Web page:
Introduction: The polycystic ovary syndrome is the commonest cause for hyperandrogenism in young women. However, in older women, adrenal and ovarian tumours are more common, particularly if (a) hyperandrogenism is of short duration, (b) causes significant clinical androgenisation, and (c) is biochemically severe. We present an elderly woman who presented diagnostic and therapeutic challenges on account of her comorbidities.
Case Presentation: A 67-year-old woman had a 4-month history of excessive hair growth and alopecia. She had COPD, diabetes mellitus, and peripheral vascular disease but didnt take offending medications. Clinically, she had significant facial, abdominal, and trunk hirsutism (Ferriman-Gallwey score 27), but no signs of Cushings syndrome. She also had significant alopecia and temporal recession. Examination of her systems was normal. Investigations showed - Plasma testosterone - 46.8 and 50 nmol/l, DHEAS - 10 nmol/l, androstenedione - 7.5 nmol/l; 17 hydroxy progesterone (17HP) - 11.6 nmol/l; overnight dexamethasone suppression test 9 am cortisol < 28 nmol/l; dexamethasone androgen suppression test - plasma cortisol.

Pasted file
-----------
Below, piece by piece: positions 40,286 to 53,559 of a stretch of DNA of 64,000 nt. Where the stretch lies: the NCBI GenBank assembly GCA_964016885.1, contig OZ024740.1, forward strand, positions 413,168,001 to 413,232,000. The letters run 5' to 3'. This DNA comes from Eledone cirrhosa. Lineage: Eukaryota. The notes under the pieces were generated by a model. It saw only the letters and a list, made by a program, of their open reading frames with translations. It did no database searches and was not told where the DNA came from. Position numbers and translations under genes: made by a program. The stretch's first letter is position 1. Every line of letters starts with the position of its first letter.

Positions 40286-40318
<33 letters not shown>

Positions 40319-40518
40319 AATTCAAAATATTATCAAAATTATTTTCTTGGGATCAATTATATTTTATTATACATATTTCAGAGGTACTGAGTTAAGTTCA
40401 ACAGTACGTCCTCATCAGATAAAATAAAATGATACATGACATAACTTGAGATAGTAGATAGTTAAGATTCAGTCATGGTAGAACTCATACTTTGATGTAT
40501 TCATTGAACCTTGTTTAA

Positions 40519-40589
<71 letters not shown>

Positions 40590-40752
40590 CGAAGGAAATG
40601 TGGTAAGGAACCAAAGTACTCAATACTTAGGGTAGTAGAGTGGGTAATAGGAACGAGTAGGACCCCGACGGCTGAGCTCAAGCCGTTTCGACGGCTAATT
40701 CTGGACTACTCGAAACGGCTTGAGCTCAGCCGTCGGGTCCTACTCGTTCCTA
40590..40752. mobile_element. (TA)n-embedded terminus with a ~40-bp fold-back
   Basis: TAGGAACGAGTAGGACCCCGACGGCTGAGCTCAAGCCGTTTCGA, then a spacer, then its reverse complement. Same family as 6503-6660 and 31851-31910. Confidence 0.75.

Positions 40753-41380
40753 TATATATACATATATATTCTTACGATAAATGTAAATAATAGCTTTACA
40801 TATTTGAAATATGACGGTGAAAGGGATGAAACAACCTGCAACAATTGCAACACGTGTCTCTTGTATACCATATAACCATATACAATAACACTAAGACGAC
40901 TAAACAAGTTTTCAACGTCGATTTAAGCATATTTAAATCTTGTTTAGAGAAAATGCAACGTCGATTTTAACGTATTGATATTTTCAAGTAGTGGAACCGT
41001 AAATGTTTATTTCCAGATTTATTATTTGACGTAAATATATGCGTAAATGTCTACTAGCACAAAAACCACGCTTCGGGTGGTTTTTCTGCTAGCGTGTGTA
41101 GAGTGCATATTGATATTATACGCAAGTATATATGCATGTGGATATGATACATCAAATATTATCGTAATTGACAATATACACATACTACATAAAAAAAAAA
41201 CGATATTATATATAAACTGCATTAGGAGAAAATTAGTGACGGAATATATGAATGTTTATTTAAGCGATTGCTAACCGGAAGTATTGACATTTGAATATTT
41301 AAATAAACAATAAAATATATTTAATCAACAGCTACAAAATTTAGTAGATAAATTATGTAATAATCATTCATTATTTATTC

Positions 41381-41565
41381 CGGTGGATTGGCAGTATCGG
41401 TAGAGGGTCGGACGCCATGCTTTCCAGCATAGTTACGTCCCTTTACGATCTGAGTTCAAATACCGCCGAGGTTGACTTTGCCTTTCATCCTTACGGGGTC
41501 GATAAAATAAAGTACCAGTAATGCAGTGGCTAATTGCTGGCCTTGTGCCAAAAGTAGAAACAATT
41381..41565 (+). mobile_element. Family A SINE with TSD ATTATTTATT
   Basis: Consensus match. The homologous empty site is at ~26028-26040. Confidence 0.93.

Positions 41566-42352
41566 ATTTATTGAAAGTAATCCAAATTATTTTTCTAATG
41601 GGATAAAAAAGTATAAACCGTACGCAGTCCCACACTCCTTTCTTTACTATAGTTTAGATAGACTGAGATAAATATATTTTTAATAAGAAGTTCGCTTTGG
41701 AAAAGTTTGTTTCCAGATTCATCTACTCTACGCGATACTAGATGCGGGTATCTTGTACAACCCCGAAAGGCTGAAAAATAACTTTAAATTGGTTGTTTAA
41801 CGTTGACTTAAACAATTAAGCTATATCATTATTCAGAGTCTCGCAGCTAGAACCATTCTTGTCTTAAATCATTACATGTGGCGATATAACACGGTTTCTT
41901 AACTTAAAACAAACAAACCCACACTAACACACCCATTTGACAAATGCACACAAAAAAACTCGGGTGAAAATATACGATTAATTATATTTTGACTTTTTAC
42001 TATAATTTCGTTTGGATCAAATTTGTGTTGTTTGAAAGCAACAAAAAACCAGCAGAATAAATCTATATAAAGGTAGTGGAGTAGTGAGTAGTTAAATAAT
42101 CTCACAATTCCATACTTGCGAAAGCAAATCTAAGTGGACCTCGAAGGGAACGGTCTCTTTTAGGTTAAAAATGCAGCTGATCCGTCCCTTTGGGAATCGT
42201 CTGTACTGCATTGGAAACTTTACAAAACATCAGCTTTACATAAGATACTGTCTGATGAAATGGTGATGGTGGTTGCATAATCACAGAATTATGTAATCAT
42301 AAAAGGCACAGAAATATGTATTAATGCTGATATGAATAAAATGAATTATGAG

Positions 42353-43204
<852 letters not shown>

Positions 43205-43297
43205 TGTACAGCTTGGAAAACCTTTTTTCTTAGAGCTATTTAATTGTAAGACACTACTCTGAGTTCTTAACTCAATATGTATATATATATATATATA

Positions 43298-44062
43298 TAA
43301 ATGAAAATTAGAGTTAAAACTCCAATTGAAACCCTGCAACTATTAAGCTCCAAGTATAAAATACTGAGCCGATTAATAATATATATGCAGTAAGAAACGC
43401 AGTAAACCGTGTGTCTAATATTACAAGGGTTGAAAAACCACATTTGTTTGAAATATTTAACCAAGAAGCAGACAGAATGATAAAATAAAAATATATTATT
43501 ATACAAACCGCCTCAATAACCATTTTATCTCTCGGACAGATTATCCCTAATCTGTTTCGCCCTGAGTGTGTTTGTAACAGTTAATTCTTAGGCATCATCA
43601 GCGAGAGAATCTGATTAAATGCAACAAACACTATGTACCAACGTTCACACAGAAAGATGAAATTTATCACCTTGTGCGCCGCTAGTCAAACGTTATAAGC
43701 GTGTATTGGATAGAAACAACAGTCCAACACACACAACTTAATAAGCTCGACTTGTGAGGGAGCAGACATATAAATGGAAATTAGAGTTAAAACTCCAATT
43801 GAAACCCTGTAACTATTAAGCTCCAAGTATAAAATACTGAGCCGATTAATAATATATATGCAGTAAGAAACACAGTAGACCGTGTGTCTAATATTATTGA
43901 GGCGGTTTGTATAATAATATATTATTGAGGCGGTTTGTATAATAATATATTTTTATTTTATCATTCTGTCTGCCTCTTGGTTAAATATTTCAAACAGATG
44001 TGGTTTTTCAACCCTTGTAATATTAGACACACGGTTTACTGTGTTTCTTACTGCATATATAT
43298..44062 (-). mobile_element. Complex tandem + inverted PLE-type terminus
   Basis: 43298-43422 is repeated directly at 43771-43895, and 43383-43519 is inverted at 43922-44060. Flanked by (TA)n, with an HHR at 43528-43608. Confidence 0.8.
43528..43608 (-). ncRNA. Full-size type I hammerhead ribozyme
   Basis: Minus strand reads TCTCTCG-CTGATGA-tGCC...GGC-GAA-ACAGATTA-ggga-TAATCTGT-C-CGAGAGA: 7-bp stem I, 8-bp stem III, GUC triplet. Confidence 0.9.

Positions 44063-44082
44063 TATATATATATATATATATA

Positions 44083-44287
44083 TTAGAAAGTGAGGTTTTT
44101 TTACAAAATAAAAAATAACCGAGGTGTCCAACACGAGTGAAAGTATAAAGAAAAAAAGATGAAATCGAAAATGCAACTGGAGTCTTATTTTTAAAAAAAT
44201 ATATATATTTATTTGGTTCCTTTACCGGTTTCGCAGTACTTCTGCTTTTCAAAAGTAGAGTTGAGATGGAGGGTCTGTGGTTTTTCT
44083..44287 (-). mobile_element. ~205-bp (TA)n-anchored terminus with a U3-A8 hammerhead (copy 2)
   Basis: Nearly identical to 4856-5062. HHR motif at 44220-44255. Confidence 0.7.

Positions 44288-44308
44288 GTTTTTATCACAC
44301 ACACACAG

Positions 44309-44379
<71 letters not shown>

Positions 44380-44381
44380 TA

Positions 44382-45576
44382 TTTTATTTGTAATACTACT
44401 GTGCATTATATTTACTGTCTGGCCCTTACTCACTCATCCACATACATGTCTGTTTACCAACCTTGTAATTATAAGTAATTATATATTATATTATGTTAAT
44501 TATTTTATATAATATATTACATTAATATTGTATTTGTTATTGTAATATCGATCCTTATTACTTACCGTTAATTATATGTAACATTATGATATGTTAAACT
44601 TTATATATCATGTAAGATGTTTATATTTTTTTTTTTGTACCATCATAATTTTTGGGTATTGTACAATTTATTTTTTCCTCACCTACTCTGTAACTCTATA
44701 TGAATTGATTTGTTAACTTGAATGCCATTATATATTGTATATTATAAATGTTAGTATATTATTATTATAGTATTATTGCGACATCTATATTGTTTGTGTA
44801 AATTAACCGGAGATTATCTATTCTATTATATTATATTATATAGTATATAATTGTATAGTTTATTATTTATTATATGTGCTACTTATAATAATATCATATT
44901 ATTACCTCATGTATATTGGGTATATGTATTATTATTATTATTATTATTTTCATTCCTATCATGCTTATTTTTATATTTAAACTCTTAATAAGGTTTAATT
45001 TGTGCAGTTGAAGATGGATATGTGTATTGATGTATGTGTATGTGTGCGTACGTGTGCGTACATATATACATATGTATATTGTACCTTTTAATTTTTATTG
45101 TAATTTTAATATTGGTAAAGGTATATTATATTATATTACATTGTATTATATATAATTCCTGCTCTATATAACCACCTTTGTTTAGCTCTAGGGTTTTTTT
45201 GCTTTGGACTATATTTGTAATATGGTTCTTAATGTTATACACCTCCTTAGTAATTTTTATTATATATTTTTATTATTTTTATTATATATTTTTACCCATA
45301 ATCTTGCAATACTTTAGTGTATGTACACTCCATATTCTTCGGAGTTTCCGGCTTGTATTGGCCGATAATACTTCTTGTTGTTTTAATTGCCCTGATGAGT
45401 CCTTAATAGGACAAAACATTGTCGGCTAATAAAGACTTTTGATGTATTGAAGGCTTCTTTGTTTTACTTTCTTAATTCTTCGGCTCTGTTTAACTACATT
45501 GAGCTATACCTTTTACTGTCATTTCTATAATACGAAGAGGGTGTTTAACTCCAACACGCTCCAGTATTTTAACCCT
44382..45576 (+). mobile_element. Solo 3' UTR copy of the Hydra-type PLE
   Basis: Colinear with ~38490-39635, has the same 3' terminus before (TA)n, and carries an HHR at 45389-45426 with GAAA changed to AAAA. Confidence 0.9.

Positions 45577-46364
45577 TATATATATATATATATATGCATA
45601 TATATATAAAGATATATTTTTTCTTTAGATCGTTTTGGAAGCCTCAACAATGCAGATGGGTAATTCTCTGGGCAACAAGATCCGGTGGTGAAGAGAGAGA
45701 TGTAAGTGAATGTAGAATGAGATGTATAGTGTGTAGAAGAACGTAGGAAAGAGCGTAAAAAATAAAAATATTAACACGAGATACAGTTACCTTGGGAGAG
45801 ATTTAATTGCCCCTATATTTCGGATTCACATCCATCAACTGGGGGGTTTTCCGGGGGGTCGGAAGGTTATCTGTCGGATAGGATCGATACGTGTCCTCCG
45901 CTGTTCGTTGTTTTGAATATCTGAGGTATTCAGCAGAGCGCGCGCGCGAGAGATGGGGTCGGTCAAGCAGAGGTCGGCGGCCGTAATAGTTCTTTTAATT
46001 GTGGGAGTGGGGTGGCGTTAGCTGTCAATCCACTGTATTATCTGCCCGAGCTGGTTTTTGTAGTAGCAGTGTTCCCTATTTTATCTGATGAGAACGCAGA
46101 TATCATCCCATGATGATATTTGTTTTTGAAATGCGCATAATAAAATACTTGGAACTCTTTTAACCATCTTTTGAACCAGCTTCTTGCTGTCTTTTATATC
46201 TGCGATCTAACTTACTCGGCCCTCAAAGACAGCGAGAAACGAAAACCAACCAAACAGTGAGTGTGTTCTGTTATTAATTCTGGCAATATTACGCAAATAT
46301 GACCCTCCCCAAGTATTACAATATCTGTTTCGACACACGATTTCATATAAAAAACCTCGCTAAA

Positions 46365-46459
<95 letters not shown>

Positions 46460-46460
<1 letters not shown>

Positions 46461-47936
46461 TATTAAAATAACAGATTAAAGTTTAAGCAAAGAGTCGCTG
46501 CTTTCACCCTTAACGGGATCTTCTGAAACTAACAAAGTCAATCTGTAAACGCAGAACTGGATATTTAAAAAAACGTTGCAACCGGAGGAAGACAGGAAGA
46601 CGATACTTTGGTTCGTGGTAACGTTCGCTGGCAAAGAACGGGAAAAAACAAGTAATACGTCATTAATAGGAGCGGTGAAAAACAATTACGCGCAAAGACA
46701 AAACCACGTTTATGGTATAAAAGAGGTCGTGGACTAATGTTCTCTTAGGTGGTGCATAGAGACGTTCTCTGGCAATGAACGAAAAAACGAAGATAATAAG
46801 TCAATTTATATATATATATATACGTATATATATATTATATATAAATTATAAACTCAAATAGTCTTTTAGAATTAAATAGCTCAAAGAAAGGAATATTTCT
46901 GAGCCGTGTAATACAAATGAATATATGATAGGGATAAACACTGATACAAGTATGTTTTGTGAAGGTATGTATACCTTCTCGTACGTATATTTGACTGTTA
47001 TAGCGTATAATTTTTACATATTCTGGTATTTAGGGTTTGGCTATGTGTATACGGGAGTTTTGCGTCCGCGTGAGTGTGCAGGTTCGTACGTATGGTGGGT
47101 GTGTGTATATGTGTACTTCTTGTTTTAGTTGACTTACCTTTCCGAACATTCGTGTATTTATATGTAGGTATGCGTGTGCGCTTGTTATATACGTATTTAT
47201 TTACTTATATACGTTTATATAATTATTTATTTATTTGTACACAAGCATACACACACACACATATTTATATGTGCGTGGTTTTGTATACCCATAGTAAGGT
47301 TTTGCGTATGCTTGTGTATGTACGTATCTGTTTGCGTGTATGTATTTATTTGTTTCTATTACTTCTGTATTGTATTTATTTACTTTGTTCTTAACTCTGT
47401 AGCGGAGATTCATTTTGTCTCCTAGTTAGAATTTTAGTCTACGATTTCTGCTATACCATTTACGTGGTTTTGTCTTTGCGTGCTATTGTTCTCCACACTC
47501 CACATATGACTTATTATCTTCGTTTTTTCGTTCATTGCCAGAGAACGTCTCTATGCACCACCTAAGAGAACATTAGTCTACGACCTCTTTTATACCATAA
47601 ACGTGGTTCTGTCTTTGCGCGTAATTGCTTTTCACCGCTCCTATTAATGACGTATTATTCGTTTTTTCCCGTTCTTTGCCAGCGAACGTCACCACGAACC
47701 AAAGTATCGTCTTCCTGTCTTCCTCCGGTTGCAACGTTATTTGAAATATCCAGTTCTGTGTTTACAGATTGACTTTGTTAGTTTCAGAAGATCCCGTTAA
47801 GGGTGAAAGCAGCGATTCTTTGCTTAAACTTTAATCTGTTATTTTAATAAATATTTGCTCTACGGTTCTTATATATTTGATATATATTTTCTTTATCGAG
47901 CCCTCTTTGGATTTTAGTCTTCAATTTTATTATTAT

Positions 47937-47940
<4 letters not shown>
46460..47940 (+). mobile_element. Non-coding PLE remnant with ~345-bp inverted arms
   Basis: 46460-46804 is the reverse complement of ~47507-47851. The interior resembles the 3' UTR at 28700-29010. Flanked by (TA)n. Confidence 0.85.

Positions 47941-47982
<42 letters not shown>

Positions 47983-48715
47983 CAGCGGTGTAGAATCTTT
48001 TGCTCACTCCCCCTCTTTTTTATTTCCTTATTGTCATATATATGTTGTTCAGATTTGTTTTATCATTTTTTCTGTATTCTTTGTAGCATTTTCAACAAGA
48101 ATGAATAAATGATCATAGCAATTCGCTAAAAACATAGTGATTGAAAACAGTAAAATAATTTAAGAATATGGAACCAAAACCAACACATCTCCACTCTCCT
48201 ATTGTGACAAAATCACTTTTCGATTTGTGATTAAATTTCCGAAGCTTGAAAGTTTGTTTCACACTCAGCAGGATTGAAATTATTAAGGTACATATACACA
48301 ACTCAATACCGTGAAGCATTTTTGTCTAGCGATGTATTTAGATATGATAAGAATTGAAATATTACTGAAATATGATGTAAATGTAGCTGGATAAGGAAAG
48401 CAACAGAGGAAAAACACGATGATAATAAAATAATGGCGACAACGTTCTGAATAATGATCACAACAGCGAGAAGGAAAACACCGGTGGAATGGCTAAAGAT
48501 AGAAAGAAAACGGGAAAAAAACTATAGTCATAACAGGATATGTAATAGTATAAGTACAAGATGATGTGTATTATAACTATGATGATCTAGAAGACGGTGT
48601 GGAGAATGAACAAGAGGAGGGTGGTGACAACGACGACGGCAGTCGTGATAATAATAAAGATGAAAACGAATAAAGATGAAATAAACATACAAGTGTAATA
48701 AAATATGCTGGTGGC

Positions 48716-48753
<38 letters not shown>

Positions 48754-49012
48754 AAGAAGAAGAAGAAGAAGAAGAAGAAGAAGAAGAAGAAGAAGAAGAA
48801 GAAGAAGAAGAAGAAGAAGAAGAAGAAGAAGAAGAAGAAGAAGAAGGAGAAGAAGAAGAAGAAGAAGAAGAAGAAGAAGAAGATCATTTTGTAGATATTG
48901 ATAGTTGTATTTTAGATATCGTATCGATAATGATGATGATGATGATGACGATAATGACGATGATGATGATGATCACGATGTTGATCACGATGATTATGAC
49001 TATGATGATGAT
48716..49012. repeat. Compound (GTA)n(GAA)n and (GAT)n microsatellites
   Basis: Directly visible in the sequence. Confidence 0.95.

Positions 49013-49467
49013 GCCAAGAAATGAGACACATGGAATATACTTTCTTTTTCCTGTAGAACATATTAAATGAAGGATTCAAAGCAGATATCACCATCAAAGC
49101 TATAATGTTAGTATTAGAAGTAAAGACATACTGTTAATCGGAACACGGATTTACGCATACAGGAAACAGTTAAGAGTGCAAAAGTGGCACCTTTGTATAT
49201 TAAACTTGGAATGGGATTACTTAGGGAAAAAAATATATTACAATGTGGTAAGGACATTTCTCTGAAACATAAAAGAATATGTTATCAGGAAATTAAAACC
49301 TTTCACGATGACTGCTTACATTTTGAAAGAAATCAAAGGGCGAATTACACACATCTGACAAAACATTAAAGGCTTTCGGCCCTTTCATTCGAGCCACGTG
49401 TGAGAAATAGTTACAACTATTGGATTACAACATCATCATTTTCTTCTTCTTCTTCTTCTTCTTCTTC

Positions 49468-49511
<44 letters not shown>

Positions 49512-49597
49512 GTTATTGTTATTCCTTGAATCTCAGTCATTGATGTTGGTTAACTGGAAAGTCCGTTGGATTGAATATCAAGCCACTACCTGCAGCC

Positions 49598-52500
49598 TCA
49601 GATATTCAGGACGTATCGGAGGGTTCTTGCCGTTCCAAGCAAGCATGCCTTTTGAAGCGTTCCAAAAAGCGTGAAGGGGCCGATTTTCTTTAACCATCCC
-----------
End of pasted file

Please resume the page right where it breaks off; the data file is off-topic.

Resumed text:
Discussion: This patient presented with rapid onset, severe clinical and biochemical hyperandrogenism, suggesting an androgen secreting tumour. This was proved to be ovarian (androgen suppression test while awaiting selective venous sampling), and benign (lack of growth on interval scans 7 months apart) after investigations. She was unfit for surgery, and was therefore given cyproterone acetate with normalisation of androgen levels and clinical improvement.